Fitch: Ireland is the ‘outlier’ but credit issues persist

The Irish and Spanish economies have pulled away from the group of countries in the eurozone periphery, but employment growth, bad loans and credit remain issues, according to a credit ratings firm Fitch Ratings.

Its major report on the Irish, Spanish, Portuguese, and Italian economies compares growth rates, costs, the health of the banks and bad loans since the depth of the eurozone crisis in 2010 and 2011.

Ireland and Spain have recovered rapidly, and opened up a huge gap with Italy and Portugal but Ireland — where the slump was deepest — is the clear “outlier” of the four countries in terms of super-charged growth, Fitch said. 

Irish GDP dropped 12.3% between 2010 and 2015, compared with a fall of “only” 8.4% in Spain, and an average contraction of 5.3% in GDP across all eurozone countries.

Since the worst of the crisis, Irish GDP has grown by 20% — including last year’s surge of 7.8%.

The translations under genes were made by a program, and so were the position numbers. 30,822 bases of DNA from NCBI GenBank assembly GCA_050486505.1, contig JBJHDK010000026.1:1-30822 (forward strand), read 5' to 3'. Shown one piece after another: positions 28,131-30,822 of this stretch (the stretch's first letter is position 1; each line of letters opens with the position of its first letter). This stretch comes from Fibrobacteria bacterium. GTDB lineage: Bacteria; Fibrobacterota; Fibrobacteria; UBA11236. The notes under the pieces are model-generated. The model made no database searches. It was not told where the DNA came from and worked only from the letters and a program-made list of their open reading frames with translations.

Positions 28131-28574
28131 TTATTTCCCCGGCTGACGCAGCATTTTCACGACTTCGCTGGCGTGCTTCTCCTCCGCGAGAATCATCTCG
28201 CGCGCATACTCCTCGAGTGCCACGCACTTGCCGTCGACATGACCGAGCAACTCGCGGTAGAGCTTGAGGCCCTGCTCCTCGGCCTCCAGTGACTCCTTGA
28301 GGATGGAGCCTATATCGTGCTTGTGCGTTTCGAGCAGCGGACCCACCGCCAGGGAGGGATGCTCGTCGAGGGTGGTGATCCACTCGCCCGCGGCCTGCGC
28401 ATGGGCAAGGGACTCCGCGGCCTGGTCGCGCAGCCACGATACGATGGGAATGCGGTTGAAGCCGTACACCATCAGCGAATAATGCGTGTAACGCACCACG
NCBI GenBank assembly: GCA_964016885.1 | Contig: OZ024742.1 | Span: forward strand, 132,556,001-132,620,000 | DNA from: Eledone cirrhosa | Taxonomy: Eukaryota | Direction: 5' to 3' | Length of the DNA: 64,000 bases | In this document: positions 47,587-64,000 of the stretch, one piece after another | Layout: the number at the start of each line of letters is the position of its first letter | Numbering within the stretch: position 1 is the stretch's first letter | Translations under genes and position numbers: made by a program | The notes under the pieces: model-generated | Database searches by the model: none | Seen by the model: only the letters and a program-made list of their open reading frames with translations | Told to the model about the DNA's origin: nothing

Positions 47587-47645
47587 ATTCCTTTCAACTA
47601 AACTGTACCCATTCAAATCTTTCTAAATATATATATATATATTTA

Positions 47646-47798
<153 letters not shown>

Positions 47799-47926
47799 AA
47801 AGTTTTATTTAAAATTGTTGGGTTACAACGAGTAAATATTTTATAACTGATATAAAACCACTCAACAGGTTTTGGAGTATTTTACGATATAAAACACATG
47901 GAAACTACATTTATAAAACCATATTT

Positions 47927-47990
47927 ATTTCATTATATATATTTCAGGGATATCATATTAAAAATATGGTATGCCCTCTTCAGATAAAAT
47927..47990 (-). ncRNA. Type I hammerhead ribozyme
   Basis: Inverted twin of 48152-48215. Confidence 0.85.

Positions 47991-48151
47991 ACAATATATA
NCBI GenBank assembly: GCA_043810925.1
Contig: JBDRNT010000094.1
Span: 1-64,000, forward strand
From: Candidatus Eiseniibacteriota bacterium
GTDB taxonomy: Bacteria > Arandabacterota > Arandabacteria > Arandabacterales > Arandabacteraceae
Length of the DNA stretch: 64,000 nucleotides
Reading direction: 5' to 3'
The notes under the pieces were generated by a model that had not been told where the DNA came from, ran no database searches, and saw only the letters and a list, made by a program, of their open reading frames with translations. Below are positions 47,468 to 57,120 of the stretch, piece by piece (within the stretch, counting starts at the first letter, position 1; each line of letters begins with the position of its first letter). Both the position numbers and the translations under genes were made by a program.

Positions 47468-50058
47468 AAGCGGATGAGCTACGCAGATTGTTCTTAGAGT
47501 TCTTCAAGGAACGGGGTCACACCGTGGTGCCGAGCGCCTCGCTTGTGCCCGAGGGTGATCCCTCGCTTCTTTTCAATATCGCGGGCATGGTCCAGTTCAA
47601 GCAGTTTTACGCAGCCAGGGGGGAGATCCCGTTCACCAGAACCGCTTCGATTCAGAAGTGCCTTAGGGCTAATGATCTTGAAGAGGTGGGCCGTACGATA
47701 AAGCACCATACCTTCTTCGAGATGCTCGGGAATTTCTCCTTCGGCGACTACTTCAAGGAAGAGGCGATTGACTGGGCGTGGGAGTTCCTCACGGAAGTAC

In Spain, GDP has grown more than 5%, but the recovery “has been significantly weaker” elsewhere, with the Italian economy only growing 2% since the worst of its crisis.

Fitch said that exports have surged “significantly” in all four countries, but the “ultra-open Irish economy” which has more trading partners outside the eurozone has fared substantially better. Employment during the crisis dropped by between 15% and 20% in Spain, Portugal and in Ireland, but fell less dramatically in Italy.

Fitch, however, said that “employment has been relatively weak in all four countries” and “is still below its pre-crisis peak”.

It said despite pressure from national central banks and now the Single Supervisory Mechanism that lenders across all four countries have been slow to deal with non-performing or bad loans left on their books since the crash. 

New loan transactions contracted through the end of last year in three of the four countries. 

“It is only the Spanish corporate sector among the corporate and household sectors of the four countries in which credit transactions turned positive in 2015,” Fitch said.

“By contrast, at the eurozone level, household transactions remained positive throughout the crisis and corporate flows turned positive in mid-2014,” it said.


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